On Sept. 24, House Speaker Nancy Pelosi (D) announced during a press conference that the U.S. House of Representatives would be launching a formal impeachment inquiry into President Donald Trump. The inquiry had been launched as a result of concerns about Trump’s alleged attempts to pressure Ukraine into investigating his potential 2020 political opponent, Democratic presidential candidate and former Vice President Joe Biden.
“Today, I am announcing the House of Representatives is moving forward with an official impeachment inquiry,” Pelosi said during the press conference. “The President must be held accountable. No one is above the law.”
What is an impeachment inquiry?
An impeachment inquiry is the first step in the process of impeachment, according to The Washington Post. In this case, the House will be investigating whether or not Trump did something that would warrant impeachment, such as committing treason, bribery or other high crimes and misdemeanors, according to University of Indianapolis Assistant Professor of Political Science and Pre-Law Advisor David Root.
“In this case, you would have using, abusing the power of the office [of the president] for personal political gain,” Root said.
The offenses that the president could be impeached for are treason, bribery and “other high crimes and misdemeanors,” according to the Constitution. It is not specified what “other high crimes and misdemeanors” there are. Ultimately, it comes down to what the House and Senate decide they would be, Root said.
Who is investigating?
The House had already been investigating Trump through six of its committees, Pelosi said. She said that she directed those six committees to continue with their investigations “under the umbrella of an impeachment inquiry.”
Assistant Professor of Political Science Laura Merrifeld Wilson said that those committees are now looking at the evidence that they have acquired and are now subpoenaing officials to give depositions.
“Most of these [depositions] are behind closed doors, [as they are] private depositions,” Wilson said. “But [they will help] to understand whether or not the president used political coercion in the Oval Office and if he did something that basically oversteps his executive privilege as president.”
The inquiry was the result of several revelations regarding a whistleblower complaint that revealed that Trump had asked Ukrainian President Volodymyr Zelenskiy to investigate a potential 2020 election opponent, Democratic presidential candidate and former Vice President Joe Biden and his son, according to the Associated Press.
The timeline of events leading up the inquiry are as follows, as compiled from reports from Politifact, the AP and The Washington Post as of The Reflector press time:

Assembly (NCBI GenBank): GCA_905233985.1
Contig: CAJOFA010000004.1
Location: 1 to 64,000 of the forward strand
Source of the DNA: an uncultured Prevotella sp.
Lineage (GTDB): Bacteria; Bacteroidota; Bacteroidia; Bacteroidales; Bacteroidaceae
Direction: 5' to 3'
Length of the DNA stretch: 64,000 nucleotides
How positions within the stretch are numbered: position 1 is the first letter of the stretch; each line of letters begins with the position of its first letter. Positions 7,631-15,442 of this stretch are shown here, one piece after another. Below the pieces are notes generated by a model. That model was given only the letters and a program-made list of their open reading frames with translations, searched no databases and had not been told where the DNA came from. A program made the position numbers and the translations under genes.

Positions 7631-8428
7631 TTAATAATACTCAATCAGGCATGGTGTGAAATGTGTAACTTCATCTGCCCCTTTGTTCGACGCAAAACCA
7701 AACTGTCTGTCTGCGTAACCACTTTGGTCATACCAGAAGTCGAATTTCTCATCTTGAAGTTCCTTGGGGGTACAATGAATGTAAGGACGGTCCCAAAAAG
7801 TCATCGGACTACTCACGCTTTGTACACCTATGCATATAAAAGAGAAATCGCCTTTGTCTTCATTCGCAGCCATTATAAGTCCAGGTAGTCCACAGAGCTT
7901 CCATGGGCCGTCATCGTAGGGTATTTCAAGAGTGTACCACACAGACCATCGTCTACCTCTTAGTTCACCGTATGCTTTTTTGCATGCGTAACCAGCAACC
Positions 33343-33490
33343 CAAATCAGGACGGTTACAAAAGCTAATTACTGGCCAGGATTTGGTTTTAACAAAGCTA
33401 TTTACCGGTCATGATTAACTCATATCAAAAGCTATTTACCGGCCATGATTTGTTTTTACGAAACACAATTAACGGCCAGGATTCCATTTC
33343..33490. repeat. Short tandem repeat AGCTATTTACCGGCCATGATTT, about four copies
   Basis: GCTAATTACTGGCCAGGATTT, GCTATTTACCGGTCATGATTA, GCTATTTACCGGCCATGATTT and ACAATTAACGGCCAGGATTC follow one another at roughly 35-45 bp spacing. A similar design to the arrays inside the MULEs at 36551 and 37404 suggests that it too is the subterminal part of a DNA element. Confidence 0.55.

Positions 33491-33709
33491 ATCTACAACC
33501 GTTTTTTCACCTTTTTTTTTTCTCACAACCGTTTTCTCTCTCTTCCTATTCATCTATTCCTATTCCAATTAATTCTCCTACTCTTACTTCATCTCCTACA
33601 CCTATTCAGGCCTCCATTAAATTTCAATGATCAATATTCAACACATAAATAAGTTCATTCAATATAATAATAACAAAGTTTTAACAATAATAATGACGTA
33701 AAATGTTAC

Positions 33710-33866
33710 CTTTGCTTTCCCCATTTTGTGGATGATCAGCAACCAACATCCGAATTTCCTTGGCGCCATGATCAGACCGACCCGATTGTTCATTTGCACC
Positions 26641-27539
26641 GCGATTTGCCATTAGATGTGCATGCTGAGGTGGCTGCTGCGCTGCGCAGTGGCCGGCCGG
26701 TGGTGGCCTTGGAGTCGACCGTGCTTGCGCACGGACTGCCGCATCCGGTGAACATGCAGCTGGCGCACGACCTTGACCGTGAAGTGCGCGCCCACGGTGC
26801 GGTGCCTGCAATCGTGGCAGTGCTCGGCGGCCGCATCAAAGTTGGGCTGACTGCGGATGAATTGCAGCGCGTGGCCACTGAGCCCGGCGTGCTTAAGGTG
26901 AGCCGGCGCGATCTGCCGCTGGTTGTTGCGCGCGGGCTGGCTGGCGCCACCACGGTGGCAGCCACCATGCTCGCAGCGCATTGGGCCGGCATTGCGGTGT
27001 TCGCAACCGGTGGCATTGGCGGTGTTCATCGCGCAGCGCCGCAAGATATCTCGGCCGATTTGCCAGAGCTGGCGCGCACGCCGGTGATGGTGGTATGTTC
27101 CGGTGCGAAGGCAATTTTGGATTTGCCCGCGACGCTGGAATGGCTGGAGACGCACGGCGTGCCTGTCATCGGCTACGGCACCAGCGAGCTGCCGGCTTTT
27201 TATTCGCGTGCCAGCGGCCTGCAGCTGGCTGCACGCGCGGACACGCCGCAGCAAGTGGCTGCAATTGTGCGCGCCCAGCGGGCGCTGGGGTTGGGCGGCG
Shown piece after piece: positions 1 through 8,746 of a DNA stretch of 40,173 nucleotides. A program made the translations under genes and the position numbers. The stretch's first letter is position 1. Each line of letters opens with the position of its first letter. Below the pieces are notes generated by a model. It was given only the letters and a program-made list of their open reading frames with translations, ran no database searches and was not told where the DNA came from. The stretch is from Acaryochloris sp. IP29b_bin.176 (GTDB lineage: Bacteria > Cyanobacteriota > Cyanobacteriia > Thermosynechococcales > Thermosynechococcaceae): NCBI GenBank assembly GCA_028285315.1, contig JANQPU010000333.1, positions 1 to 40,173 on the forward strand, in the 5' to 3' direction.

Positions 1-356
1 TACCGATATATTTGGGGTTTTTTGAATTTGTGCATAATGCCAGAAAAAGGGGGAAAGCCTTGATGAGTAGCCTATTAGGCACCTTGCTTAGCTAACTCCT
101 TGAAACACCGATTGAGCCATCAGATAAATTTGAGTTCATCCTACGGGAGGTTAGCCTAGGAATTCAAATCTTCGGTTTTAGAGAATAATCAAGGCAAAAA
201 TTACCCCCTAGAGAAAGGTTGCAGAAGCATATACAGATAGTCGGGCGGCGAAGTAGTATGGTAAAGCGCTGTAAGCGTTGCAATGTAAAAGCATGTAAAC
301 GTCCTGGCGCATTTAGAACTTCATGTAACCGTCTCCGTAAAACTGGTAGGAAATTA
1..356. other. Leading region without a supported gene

- July 2019: Trump ordered roughly $400 million in U.S. aid to Ukraine frozen before he had called Zelenskiy, according to Politifact.
- July 25: Trump and Zelenskiy had a phone call in which Trump asked for Zelenskiy’s help with investigating Biden and his son, Hunter, according to Politifact.
- Aug. 12: An unnamed intelligence official files a whistleblower complaint to the inspector general of the intelligence community, according to Politifact. The complaint said that the whistleblower had received information from multiple U.S. officials that Trump was using the power of his office to ask another country to meddle in the 2020 election, according to the AP. Michael Atkinson, the intelligence community inspector general determined that the complaint was credible and urgent.
- Aug. 26: Atkinson informs Joseph Maguire, the acting director of national intelligence, that his office had received a complaint that had been addressed to Congress. The complaint expressed an “urgent concern” about the July 25 call between Trump and Zelenskiy, according to the AP. Atkinson said that he believed the conversation could possibly constitute a federal campaign finance crime.
- Sept. 9: Atkinson informs Congress that the complaint exists, according to the AP. He said that Maguire had refused to deliver it to the congressional intelligence committees as required by law. Atkinson also said that Maguire had not agreed with his conclusions and that he was handling the complaint differently compared to previous cases.
- Sept. 11: The roughly $400 million of U.S aid to Ukraine was released, according to Politifact. A vote in a Senate committee was scheduled before this in order to force the release of the aid, however, the Trump administration went ahead and unfroze it before the vote, according to the AP.
- Sept. 19: In a closed-door hearing with members of the House Intelligence Committee, Atkison testified about the complaint, however, he did not reveal substantive details about it, according to the AP.
- Sept. 23: Trump suggested that the aid to Ukraine might have been withheld due to alleged “corruption” issues, according to The Washington Post.
- Sept. 24: Pelosi announced that the House will be starting an official impeachment inquiry into Trump during a press conference.